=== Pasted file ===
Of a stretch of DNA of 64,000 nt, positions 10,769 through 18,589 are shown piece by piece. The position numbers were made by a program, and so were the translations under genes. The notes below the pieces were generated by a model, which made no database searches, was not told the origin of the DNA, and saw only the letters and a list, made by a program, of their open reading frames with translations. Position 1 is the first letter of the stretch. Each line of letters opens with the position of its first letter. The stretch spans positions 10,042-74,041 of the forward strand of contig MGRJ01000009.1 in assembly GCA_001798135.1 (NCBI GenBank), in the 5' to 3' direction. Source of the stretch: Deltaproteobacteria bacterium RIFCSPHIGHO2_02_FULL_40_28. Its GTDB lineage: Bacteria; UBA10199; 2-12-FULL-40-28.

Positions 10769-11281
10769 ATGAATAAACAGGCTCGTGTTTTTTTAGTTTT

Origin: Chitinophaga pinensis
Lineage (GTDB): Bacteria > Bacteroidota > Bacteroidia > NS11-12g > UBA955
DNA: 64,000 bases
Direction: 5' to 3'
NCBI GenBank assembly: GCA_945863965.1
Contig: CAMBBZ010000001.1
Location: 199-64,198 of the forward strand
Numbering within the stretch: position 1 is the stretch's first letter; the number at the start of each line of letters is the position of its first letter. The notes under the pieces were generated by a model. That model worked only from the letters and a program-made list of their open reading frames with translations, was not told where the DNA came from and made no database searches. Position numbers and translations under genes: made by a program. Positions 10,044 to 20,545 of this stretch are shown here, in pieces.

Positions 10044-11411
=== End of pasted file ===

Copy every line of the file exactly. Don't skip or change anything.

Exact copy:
Of a stretch of DNA of 64,000 nt, positions 10,769 through 18,589 are shown piece by piece. The position numbers were made by a program, and so were the translations under genes. The notes below the pieces were generated by a model, which made no database searches, was not told the origin of the DNA, and saw only the letters and a list, made by a program, of their open reading frames with translations. Position 1 is the first letter of the stretch. Each line of letters opens with the position of its first letter. The stretch spans positions 10,042-74,041 of the forward strand of contig MGRJ01000009.1 in assembly GCA_001798135.1 (NCBI GenBank), in the 5' to 3' direction. Source of the stretch: Deltaproteobacteria bacterium RIFCSPHIGHO2_02_FULL_40_28. Its GTDB lineage: Bacteria; UBA10199; 2-12-FULL-40-28.

Positions 10769-11281
10769 ATGAATAAACAGGCTCGTGTTTTTTTAGTTTT

Origin: Chitinophaga pinensis
Lineage (GTDB): Bacteria > Bacteroidota > Bacteroidia > NS11-12g > UBA955
DNA: 64,000 bases
Direction: 5' to 3'
NCBI GenBank assembly: GCA_945863965.1
Contig: CAMBBZ010000001.1
Location: 199-64,198 of the forward strand
Numbering within the stretch: position 1 is the stretch's first letter; the number at the start of each line of letters is the position of its first letter. The notes under the pieces were generated by a model. That model worked only from the letters and a program-made list of their open reading frames with translations, was not told where the DNA came from and made no database searches. Position numbers and translations under genes: made by a program. Positions 10,044 to 20,545 of this stretch are shown here, in pieces.

Positions 10044-11411